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Thursday, 12 December, 2002, 01:12 GMT
Research could stop premature births
Premature baby
Around 50,000 premature babies are born each year
Scientists believe research which may have identified the trigger for some premature births could help reduce the number of babies born early.

Around 50,000 babies each year are born prematurely - 7% to 10% of all pregnancies - increasing their risk of long term physical or mental disability.

Two thirds of babies who die shortly after birth are born premature.

Any research that can identify the trigger for premature birth and therefore reduce it could only be good

Bliss spokeswoman
The cause of premature births has remained a mystery.

However, researchers at the University of Newcastle believe it could be linked to the production of a protein which keep the muscles of the womb relaxed during pregnancy, so the baby can grow.

Levels of the protein, called G alpha S, are maintained during pregnancy, then fall during labour.

'Lasting benefit'

Premature birth occurs when levels fall too early in the pregnancy, before the baby is fully developed.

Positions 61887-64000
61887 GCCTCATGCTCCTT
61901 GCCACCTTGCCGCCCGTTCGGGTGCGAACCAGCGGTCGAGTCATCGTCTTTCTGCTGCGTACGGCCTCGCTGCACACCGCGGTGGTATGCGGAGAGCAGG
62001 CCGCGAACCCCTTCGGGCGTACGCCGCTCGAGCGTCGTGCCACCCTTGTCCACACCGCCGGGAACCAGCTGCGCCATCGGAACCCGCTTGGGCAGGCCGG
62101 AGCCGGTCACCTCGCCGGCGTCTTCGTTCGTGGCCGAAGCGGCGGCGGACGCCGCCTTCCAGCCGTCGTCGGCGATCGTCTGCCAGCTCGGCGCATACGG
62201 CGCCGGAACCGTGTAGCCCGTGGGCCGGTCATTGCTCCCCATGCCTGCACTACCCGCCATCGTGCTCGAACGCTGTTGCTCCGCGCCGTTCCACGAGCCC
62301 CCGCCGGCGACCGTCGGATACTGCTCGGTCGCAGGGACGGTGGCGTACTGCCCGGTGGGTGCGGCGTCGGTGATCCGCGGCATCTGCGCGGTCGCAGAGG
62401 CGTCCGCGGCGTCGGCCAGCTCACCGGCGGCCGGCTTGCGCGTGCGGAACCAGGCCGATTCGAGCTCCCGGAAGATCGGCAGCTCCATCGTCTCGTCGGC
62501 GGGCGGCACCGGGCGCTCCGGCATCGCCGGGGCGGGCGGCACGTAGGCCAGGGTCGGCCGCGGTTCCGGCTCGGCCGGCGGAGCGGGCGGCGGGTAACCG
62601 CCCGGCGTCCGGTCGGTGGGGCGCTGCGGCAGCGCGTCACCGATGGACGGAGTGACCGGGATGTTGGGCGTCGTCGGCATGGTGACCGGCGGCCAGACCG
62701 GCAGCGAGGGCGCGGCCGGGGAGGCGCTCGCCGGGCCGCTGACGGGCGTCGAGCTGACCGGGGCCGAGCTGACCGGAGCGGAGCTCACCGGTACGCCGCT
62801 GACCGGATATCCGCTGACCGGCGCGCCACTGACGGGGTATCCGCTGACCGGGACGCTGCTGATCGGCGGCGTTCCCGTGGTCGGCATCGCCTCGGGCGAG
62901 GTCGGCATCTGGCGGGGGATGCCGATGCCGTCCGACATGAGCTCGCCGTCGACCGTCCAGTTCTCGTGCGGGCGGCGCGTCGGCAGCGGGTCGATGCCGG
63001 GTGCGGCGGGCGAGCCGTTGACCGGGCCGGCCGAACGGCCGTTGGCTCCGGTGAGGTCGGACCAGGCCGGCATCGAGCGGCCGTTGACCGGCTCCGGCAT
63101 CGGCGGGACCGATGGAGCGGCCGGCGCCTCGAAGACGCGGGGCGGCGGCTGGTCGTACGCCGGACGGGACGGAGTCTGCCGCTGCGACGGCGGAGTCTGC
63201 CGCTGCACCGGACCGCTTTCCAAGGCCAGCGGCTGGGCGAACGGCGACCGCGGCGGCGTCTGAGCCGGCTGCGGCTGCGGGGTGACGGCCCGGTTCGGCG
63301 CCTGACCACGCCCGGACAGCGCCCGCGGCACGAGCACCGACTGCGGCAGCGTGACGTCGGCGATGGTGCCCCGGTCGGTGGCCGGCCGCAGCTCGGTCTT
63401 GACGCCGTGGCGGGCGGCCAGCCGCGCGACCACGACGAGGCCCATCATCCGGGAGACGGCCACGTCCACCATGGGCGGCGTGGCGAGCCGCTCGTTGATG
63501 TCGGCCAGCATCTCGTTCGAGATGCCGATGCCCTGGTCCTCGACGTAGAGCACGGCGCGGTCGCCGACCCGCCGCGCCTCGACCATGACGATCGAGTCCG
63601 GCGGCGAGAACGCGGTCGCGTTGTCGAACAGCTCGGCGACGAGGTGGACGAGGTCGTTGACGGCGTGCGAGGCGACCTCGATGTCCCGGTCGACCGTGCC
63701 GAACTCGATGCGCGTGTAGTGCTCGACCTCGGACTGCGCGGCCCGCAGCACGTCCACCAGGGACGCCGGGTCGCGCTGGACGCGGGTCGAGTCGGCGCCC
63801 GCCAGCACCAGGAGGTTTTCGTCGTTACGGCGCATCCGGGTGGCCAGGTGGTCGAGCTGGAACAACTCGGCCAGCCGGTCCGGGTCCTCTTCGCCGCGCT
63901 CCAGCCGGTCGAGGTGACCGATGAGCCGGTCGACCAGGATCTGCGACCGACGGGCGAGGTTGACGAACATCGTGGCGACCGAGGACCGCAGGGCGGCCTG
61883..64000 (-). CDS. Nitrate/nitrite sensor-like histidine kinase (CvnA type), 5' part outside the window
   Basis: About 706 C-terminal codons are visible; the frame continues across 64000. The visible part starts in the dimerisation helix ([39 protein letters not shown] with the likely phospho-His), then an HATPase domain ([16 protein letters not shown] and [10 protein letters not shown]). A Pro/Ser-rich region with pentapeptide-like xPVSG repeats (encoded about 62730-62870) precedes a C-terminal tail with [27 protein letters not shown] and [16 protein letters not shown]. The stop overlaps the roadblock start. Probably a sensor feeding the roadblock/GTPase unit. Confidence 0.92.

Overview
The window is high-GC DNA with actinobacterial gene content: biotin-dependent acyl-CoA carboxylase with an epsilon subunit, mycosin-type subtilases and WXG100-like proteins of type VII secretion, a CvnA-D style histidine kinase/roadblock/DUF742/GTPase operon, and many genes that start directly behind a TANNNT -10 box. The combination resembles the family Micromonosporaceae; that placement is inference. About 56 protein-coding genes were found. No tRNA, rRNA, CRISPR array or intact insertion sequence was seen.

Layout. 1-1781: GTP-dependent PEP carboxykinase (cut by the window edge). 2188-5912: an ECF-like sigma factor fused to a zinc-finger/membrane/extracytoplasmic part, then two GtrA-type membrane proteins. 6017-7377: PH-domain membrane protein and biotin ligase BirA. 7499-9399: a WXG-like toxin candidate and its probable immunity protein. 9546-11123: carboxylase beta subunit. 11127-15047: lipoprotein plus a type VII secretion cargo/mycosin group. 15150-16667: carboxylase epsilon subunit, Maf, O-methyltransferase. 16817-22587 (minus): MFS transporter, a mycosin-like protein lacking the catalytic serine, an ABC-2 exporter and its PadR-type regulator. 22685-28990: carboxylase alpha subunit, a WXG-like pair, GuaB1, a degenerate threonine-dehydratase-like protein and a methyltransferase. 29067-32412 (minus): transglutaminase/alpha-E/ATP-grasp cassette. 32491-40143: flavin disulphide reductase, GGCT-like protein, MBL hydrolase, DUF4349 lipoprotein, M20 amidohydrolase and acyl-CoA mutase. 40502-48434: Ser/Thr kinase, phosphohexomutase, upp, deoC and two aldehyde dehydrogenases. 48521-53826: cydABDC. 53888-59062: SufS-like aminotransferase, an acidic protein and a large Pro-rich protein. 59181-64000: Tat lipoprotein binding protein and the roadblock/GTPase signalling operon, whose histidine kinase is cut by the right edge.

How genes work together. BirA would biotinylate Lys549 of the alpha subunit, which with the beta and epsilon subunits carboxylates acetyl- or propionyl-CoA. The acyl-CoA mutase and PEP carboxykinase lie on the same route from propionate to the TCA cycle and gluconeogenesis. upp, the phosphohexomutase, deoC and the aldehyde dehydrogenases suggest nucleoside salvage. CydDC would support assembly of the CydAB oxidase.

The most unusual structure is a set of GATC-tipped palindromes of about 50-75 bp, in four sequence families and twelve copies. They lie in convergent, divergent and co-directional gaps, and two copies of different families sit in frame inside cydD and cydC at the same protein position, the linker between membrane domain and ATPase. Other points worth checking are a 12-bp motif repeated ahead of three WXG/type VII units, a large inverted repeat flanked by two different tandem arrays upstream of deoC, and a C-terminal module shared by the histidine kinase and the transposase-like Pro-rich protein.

The Newcastle team, funded by the charity Action Research and the Wellcome Trust, says that if it can find ways of maintaining levels of the protein, premature births could be prevented.

Dr Nick Europe-Finner, who is leading the research, told BBC News Online: "We're trying to understand how the uterus remains relaxed, to look at the mechanics that cause relaxation, and if we can understand those, we can understand going into labour early."

He added: "Understanding what triggers off the process of labour and preventing it from happening prematurely will be of lasting benefit to generations of babies."

Stressful time

A spokeswoman for Bliss, the charity for premature babies, told BBC News Online: "Care of premature babies and sick newborn babies is improving all the time.

"But some babies are still born too soon, or to small, to survive.

"Obviously it's not the best start in life for the babies, and it's an incredibly stressful and traumatic time for parents.

"Any research that can identify the trigger for premature birth, and therefore reduce it, could only be good."

See also:

29 Nov 02 | Health
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21 Oct 02 | Wales
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